While it is true that there is a lot of concern about how inflation affects the cost of living and investment markets, there might be a silver lining for those seeking to build wealth in the tax-advantaged realm of superannuation.
You would expect with contribution limits being indexed and inflation reaching levels not seen in decades, we would have seen significant increases to the contribution rules. However, the complexity of the superannuation system comes into play, with different indexation methods being applied to different limits. Two commonly used indexes in the superannuation system are the Consumer Price Index (CPI) and Average Weekly Ordinary Time Earnings (AWOTE). Their growth profiles are detailed below.
No impact on the superannuation contribution limits
The standard superannuation contribution limit of $27,500 remains unchanged for the 2023/24 financial year as it is indexed to AWOTE, which experienced relatively subdued growth during the calculation period. Furthermore, as personal non-concessional contributions (where a tax deduction is not claimed), are four times the standard contribution limit, also remains unchanged at $110,000. Therefore the ‘Bring Forward‘ rule allowing 3 years of non-concessional contributions to be made in a single year remains at a maximum of $330,000.
What has changed is an individual’s eligibility to make contributions to superannuation and the amounts which can be transferred into a Tax-Free pension.
To be eligible to make non-concessional contributions, an individual’s Total Superannuation Balance (TSB) as at 30 June of the previous financial year is required to be under a certain threshold. The Total Super Balance is indexed with the CPI and therefore experienced a significant jump. The following table outlines the maximum non-concessional contributions that can be made based on the individual’s TSB:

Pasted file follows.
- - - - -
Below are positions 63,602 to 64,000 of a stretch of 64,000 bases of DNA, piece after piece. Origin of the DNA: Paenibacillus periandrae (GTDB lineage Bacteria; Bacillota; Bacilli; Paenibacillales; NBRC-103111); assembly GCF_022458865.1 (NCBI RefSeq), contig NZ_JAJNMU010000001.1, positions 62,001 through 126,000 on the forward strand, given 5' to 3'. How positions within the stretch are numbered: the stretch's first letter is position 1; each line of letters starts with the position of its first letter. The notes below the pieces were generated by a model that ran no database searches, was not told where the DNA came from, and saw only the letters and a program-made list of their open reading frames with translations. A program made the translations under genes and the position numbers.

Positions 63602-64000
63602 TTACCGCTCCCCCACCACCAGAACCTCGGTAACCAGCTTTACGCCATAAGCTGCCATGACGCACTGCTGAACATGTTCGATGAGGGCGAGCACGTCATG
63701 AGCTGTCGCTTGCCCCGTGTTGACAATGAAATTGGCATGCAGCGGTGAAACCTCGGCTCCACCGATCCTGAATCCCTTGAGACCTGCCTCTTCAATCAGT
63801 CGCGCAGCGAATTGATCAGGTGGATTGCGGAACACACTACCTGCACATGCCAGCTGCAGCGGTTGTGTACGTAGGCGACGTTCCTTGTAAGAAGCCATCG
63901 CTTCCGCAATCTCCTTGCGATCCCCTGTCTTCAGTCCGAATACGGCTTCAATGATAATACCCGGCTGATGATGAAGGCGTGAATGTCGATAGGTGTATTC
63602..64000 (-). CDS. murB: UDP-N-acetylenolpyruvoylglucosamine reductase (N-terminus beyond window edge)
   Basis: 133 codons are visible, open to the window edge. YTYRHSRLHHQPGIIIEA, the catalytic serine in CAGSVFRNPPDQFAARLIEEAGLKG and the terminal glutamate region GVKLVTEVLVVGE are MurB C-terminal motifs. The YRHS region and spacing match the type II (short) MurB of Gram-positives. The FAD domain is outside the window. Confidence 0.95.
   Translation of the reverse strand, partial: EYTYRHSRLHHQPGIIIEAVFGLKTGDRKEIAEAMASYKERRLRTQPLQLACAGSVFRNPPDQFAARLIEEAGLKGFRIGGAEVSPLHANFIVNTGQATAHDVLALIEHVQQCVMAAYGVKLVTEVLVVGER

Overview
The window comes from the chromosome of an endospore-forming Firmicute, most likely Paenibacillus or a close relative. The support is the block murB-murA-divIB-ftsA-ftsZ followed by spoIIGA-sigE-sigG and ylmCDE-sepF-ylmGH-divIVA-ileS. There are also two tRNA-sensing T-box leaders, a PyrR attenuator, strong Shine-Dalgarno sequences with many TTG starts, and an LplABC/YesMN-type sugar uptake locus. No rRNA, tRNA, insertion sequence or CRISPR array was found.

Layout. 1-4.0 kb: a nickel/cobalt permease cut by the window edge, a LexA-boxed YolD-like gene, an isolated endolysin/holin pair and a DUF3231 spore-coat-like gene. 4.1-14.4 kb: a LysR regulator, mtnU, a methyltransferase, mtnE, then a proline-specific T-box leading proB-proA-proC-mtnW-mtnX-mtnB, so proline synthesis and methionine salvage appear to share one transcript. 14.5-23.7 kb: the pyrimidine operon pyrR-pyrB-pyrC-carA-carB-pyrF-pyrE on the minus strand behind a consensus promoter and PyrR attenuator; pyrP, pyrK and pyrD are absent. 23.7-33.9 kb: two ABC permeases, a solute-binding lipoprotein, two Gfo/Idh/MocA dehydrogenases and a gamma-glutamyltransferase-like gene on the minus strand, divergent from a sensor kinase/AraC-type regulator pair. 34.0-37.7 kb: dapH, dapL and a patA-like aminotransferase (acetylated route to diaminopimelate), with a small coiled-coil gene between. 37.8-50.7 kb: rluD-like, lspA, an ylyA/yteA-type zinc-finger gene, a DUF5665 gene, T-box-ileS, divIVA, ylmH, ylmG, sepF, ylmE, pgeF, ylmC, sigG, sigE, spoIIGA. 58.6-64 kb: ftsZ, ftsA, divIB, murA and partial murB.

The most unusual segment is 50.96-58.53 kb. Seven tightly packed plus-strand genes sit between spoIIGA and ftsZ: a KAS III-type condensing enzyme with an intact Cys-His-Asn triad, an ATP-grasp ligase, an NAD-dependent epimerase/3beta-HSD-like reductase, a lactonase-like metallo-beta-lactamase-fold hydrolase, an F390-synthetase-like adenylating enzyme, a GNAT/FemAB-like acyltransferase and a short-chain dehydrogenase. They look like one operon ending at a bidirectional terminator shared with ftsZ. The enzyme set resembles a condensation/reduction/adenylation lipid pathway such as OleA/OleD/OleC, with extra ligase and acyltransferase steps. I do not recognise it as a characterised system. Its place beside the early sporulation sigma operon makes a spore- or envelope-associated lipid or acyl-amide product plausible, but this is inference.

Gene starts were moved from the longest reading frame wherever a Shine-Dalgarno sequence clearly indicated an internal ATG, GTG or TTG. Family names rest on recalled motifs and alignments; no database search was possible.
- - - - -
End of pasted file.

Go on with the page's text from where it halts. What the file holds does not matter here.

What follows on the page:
|Maximum Non-concessional contribution||Total Superannuation Balance (TSB) as at 30 June 2022||Total Superannuation Balance (TSB) as at 30 June 2023|
|$330,000 (Full bring forward)||<$1,480,000||<$1,680,000|
|$220,000 (Partial bring forward)||$1,480,000 – $1,589,999||$1,680,000 – $1,789,999|
|$110,000 (No bring forward)||$1,590,000 – $1,699,999||$1,790,000 – $1,899,999|
When combined with the revised age restrictions which took effect from the 2022/23 financial year, allowing individuals aged 74* or younger to make contributions without meeting a work test, there are significant additional planning opportunities emerging. Such changes may be especially appealing to those looking to enhance the tax efficiency of their superannuation/pension when it is ultimately inherited by adult children as well as those aiming to minimize investment earnings in their personal name.
More in tax free pensions
Another significant beneficiary of the CPI indexation was the Transfer Balance Cap (TBC). The Transfer Balance Cap is the amount individuals can transfer from superannuation phase into a tax-free pension. As a result of the indexation, individuals can transition an additional $200,000 with the new limit being $1.9m for 2023/24.
It is important to note, where an individual has already utilised their full cap, they do not receive any additional indexation. Where an individual has used part of their TBC, the indexation value is proportioned to the amount of the TBC unused.
The indexation to the Transfer Balance Cap (TBC) means that individuals moving into retirement are able to transfer considerably more into the tax-free environment, help to improve after tax returns for investors.
To find out more, please contact your adviser.
*Contributions can be received up to 28 days the month following the individual turning 75.